Tuesday, March 8, 2011

Work of the Chinese Brush

Clinging a bit longer to the Chinese theme from yesterday’s Kung Te-Ch’eng, thoughts today drifted to a book of Chinese poems translated by poet Kenneth Rexroth. It would be an exaggeration to say that Rexroth is a poet I have read extensively. I am familiar with a small handful of his poems, but have a handsome first edition of Chinese poems translated by Rexroth in my bookshelves. The book is a 1970 publication titled, Love and the Turning Year: One Hundred More Poems from the Chinese.

Kenneth Rexroth was born in South Bend, Indiana in 1905. Orphaned at fourteen, he led a roller-coaster life that included constant traveling both in the US and abroad, political activism, and four marriages. Mostly self-educated, he was an extremely well-read man. His poetry influenced Beat writers Allen Ginsberg and Lawrence Ferlinghetti and reflect his wide reading. Much of his work emphasizes ecology, sexuality, and mysticism. Rexroth died in 1982 in California.

Two poems: The first is by the poet Tao Chin (365-427 AD) recognized as one of the greatest of Chinese poets. His poems are quiet and unpretentious.


From my youth up I never liked the city.

I never forgot the mountains where I was born.

The world caught me up and harnessed me

And drove me through dust, thirty years away from home.

Migratory birds return to the same tree.

Fish find their way back to the pools where they were hatched.

I have been over the whole country,

And have come back at last to the garden of my childhood.

My farm is only ten acres.

The farm house has eight or nine rooms.

Elms and willows shade the back garden.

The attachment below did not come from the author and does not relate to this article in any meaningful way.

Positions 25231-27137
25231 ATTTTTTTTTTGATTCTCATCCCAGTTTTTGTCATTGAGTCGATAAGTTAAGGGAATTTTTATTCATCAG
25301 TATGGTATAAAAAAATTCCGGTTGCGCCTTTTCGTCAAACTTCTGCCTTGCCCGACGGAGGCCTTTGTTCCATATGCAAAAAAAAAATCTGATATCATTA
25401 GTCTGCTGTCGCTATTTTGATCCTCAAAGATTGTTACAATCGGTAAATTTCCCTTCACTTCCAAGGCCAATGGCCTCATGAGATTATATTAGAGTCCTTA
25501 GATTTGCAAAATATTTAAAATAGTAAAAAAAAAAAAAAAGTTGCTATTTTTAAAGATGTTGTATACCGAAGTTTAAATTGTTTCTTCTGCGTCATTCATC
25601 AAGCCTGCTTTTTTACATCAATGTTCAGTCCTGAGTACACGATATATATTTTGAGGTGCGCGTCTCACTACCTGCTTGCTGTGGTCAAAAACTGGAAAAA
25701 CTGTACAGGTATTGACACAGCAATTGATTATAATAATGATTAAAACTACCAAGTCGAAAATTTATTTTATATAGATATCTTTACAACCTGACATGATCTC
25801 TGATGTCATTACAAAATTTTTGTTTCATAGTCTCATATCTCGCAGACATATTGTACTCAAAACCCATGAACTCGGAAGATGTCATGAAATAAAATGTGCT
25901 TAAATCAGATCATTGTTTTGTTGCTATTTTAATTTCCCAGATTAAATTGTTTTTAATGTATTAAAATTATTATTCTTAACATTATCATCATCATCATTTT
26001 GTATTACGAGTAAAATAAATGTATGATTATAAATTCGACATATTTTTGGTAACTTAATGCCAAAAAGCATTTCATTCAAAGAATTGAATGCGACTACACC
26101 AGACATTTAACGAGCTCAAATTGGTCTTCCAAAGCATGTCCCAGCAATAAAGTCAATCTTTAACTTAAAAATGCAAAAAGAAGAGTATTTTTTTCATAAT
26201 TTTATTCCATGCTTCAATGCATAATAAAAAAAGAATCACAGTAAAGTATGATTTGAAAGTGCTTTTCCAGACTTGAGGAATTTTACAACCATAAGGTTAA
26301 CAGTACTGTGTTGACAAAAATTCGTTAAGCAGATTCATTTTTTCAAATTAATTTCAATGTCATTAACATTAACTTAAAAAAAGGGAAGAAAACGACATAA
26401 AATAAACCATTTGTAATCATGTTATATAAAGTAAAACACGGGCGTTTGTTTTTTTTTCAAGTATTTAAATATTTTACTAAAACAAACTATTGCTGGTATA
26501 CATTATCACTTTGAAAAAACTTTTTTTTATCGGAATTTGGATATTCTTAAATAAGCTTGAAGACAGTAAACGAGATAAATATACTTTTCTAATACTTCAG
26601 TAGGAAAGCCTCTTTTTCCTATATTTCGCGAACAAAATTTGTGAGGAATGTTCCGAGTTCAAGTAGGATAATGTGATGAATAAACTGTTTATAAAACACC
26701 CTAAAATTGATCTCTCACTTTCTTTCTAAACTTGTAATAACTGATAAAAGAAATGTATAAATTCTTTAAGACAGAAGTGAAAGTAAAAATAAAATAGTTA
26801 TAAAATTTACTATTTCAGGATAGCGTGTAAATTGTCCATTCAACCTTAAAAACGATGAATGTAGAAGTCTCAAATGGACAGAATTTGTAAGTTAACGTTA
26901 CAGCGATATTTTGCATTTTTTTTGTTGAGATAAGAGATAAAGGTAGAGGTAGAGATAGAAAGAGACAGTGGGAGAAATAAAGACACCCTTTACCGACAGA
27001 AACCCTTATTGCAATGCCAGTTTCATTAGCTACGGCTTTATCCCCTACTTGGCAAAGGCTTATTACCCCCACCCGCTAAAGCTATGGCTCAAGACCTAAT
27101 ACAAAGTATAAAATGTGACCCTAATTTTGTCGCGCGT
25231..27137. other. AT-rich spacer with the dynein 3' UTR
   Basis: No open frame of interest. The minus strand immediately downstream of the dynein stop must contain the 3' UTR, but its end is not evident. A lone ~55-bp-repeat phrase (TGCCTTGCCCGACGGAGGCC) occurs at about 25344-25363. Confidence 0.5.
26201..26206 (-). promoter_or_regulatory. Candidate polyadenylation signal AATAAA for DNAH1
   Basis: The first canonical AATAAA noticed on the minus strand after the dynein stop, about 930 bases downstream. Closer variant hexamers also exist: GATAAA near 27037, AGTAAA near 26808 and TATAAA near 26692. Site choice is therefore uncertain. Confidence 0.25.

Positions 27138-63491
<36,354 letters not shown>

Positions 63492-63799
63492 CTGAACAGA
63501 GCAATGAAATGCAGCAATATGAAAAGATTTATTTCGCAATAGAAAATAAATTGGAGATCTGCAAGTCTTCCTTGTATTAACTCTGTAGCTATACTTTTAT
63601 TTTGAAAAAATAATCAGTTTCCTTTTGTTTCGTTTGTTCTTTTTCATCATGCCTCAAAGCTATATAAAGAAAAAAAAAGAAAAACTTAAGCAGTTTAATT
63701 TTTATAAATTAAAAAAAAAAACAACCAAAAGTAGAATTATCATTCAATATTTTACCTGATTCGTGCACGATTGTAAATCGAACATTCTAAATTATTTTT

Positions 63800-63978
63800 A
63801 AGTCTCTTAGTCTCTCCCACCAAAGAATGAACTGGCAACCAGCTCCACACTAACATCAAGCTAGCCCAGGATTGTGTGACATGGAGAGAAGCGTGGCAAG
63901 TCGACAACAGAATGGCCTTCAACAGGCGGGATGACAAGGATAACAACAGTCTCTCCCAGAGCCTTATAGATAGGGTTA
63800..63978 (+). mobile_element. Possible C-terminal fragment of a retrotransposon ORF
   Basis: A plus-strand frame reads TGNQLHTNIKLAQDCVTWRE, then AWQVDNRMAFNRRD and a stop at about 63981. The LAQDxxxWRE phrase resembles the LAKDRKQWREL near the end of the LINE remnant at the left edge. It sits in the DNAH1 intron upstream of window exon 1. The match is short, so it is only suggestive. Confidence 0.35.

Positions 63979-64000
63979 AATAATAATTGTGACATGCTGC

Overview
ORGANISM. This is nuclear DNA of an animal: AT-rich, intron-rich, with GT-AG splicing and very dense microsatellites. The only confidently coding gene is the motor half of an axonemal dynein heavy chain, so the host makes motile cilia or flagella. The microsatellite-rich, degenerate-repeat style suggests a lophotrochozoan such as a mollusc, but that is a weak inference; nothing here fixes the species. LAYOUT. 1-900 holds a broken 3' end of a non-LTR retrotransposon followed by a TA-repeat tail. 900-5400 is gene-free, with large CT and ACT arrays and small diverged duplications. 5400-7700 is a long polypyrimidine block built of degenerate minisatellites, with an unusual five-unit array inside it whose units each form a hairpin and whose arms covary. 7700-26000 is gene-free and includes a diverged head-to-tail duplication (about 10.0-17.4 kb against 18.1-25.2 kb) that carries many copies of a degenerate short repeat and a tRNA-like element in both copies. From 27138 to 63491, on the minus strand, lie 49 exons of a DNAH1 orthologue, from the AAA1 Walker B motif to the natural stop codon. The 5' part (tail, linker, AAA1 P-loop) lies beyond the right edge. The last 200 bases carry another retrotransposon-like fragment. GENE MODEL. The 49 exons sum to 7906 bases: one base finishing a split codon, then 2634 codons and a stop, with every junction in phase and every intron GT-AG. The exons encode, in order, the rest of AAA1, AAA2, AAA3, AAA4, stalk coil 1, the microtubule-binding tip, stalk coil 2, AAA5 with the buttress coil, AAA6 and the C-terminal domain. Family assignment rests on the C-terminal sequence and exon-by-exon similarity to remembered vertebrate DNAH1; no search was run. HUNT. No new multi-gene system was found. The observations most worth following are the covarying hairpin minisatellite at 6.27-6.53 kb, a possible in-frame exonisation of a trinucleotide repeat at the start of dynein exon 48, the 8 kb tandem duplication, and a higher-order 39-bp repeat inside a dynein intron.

Peach trees stand by the front door.

The village is out of sight.

You can hear dogs bark in the alleys,

And cocks crow in the mulberry trees.

When you come through the gate into the court

You will find no dust or mess.

Peace and quiet live in every room.

I am content to stay here the rest of my life.

At last I have found myself.

Lu Yu (1125-1209) wrote about eleven thousand poems in his lifetime. His poetry is described as loose and casual.


Even when I fall asleep early,

My nights are long and full of bitterness.

Tonight, tortured with insomnia,

Memories of the past flood back

Until they have exhausted me.

Alone in the house beside a smoky lamp,

I rub my heavy eyelids

And idly turn the pages of my notebook.

Again and again I scratch my head

And trim my brush and stir the heavy ink.

The hours go by. The moon comes

And stands in the open door,

White and shining like molten silver.

Suddenly I am back, sailing on Ts’ai Fong River

With the fellows of my youth,

Back in Yuen village.

Oh wonderful mountains! Oh noble boys!

How is it that I have lived so long

And never once gone back to visit you?


  1. I liked both of the poems today. They were a bit sad that all his life he had not gone back "home" but finally did and wondered why it took so long.

  2. INSOMNIA says it all about the writing life, doesn't it? Brush and ink and both writer and reader are back sailing on a river.

  3. I liked the poems today - sad, but beautiful. I'm glad he finally went home.

  4. Many more of Rexroth's translations -- along with lots of his own superb poems, essays and other writings -- are online at http://www.bopsecrets.org/rexroth



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Oak Hill, Florida, United States
A longtime expat relearning the footwork of life in America